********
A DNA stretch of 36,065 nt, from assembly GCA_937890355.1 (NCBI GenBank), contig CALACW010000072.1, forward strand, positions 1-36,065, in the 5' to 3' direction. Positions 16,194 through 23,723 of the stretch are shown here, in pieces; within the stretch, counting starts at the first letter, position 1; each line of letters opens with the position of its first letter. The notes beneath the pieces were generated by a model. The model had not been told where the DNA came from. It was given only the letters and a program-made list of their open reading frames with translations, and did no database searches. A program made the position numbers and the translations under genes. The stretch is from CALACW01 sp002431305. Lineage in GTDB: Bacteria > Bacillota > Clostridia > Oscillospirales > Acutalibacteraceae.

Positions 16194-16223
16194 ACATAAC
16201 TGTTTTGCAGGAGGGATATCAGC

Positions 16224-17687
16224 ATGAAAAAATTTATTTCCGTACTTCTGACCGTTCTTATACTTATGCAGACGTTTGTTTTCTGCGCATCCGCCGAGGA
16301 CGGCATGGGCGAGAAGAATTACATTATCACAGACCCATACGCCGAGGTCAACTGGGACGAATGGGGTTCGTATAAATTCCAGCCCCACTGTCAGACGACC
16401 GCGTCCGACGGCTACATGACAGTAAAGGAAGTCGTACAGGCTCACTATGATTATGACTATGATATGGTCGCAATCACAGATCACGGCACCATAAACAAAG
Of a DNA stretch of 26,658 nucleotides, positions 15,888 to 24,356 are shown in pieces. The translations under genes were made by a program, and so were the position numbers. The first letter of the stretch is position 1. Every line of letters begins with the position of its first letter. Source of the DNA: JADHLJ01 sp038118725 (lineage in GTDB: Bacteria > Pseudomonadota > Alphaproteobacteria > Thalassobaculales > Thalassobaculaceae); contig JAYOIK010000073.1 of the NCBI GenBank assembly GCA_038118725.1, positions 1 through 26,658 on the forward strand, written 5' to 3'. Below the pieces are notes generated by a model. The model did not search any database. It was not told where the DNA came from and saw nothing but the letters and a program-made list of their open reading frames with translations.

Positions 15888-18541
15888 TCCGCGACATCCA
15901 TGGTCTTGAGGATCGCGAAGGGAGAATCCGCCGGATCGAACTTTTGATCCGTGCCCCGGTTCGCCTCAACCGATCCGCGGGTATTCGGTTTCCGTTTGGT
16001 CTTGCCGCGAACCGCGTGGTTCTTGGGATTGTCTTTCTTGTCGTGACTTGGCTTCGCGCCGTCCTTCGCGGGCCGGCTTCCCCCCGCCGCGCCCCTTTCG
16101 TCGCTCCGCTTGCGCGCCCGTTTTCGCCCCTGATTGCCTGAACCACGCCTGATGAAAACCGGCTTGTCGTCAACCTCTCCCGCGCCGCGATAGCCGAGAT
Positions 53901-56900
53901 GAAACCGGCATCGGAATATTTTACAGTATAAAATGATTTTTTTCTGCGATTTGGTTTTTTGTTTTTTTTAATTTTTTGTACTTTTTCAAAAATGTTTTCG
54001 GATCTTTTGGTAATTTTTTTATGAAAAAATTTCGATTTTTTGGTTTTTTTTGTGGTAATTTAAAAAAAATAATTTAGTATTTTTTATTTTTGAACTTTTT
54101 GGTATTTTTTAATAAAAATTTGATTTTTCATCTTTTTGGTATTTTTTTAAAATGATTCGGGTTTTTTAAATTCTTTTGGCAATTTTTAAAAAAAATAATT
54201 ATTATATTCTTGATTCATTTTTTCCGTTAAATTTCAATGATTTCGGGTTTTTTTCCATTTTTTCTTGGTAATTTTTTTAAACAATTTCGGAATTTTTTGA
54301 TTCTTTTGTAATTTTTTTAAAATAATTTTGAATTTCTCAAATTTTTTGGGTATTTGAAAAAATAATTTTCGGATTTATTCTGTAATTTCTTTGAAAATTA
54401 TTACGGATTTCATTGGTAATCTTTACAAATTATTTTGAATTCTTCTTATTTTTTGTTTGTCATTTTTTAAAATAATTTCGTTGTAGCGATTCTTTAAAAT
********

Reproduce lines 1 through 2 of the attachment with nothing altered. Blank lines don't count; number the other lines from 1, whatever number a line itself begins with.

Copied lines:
A DNA stretch of 36,065 nt, from assembly GCA_937890355.1 (NCBI GenBank), contig CALACW010000072.1, forward strand, positions 1-36,065, in the 5' to 3' direction. Positions 16,194 through 23,723 of the stretch are shown here, in pieces; within the stretch, counting starts at the first letter, position 1; each line of letters opens with the position of its first letter. The notes beneath the pieces were generated by a model. The model had not been told where the DNA came from. It was given only the letters and a program-made list of their open reading frames with translations, and did no database searches. A program made the position numbers and the translations under genes. The stretch is from CALACW01 sp002431305. Lineage in GTDB: Bacteria > Bacillota > Clostridia > Oscillospirales > Acutalibacteraceae.

Positions 16194-16223